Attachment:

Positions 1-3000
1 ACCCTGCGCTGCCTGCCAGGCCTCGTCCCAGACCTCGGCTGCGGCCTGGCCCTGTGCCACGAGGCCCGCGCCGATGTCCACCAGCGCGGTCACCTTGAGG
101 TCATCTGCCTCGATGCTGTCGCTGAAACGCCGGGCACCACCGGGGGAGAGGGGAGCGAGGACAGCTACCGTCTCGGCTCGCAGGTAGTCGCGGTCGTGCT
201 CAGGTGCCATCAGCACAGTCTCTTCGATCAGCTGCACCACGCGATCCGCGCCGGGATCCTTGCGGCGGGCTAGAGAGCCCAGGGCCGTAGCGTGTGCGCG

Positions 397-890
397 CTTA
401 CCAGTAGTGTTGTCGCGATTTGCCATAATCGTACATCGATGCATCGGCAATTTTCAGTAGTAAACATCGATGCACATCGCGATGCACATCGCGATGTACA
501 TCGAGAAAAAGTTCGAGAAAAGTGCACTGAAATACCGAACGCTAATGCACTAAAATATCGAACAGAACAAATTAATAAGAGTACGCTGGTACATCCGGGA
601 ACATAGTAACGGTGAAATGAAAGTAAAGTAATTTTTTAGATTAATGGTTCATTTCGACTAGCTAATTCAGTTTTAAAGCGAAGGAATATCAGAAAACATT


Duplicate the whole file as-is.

Positions 1-3000
1 ACCCTGCGCTGCCTGCCAGGCCTCGTCCCAGACCTCGGCTGCGGCCTGGCCCTGTGCCACGAGGCCCGCGCCGATGTCCACCAGCGCGGTCACCTTGAGG
101 TCATCTGCCTCGATGCTGTCGCTGAAACGCCGGGCACCACCGGGGGAGAGGGGAGCGAGGACAGCTACCGTCTCGGCTCGCAGGTAGTCGCGGTCGTGCT
201 CAGGTGCCATCAGCACAGTCTCTTCGATCAGCTGCACCACGCGATCCGCGCCGGGATCCTTGCGGCGGGCTAGAGAGCCCAGGGCCGTAGCGTGTGCGCG

Positions 397-890
397 CTTA
401 CCAGTAGTGTTGTCGCGATTTGCCATAATCGTACATCGATGCATCGGCAATTTTCAGTAGTAAACATCGATGCACATCGCGATGCACATCGCGATGTACA
501 TCGAGAAAAAGTTCGAGAAAAGTGCACTGAAATACCGAACGCTAATGCACTAAAATATCGAACAGAACAAATTAATAAGAGTACGCTGGTACATCCGGGA
601 ACATAGTAACGGTGAAATGAAAGTAAAGTAATTTTTTAGATTAATGGTTCATTTCGACTAGCTAATTCAGTTTTAAAGCGAAGGAATATCAGAAAACATT